Appellees offered evidence from bus passengers and lay witnesses to portions of the accident that the bus driver was driving at a speed in excess of the speed limit and ignored other safety regulations, including the failure to maintain proper lookout and the failure to slow down as he approached an intersection. WMATA, however, presented the expert opinion evidence of Bruce Enz, an expert in accident reconstruction analysis, that unless the bus had been traveling between five and ten miles per hour when it entered the intersection, the bus driver could not have avoided the collision. In other words, the speed of the bus was not the controlling factor. *fn5 Given the length of the skid marks made by Ms. Brooks' car, it was Mr. Enz's opinion that if Ms. Brooks had been traveling 25 miles an hour, the posted speed limit, then the accident would not have occurred because either the bus would have passed through the intersection before the car had entered the intersection, or Ms. Brooks would have had sufficient time to stop before hitting the bus. *fn6 Had Ms. Brooks been driving 20 miles per hour she also would have had time to stop before reaching the intersection. *fn7 Mr. Enz estimated that Ms. Brooks was driving 35 miles an hour when she applied her brakes, and between 20 and 25 miles an hour when her car hit the middle of the bus. *fn8 In his expert opinion, based on his calculations of the speeds of the vehicles and the tree's blockage of the stop sign (and irrespective of rules of the road), the "but for" cause of the collision was the speed of Ms. Brooks' car; had she started to stop at exactly the same place indicated by the skid marks while traveling 25 miles an hour, there would not have been a collision.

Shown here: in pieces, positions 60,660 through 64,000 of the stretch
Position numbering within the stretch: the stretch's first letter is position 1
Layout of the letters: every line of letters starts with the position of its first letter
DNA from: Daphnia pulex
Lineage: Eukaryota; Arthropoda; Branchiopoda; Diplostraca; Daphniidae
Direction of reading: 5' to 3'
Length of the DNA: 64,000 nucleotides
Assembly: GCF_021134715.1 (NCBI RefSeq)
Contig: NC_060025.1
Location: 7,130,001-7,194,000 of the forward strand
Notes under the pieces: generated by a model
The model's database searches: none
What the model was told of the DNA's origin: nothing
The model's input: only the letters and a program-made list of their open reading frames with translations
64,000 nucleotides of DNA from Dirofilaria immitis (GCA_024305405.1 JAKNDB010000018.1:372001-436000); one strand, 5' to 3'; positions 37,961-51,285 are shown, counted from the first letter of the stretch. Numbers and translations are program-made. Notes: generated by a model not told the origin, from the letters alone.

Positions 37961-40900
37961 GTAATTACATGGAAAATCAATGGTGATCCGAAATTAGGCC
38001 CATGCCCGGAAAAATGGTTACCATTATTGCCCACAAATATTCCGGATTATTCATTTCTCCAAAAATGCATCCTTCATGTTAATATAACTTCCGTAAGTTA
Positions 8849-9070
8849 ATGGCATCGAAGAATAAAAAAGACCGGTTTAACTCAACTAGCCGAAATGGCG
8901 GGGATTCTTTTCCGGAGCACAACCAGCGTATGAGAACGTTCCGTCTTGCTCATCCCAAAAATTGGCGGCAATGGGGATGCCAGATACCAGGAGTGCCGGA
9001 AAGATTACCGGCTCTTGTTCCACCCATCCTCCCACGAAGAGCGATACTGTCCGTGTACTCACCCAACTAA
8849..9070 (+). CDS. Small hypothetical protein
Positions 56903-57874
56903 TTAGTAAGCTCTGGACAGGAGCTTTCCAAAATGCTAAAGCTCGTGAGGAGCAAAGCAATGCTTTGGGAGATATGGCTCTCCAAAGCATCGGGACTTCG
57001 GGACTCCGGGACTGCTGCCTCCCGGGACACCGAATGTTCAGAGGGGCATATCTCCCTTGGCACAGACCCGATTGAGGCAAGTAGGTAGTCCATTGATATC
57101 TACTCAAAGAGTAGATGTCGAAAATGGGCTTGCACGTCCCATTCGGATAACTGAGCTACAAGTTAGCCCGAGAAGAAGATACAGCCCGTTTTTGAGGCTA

Regarding the speed of the bus, Mr. Enz testified that it was not the controlling factor because at the time of the collision the bus was in the center of the intersection and, hence, there was nothing that the bus driver could have done to avoid the accident, unless the bus had been traveling at five to ten miles an hour. *fn9 Foliage from the trees and hedges along the roadways blocked each driver's view of the other until immediately before entering the intersection. Within a ten miles-per-hour range of his estimate of the speed of the bus, it was his opinion that if the bus had been moving faster, then the car would have hit the bus further to its rear; if the bus had been going slower, the car would have struck the bus in its front or in the front of the side of the bus. *fn10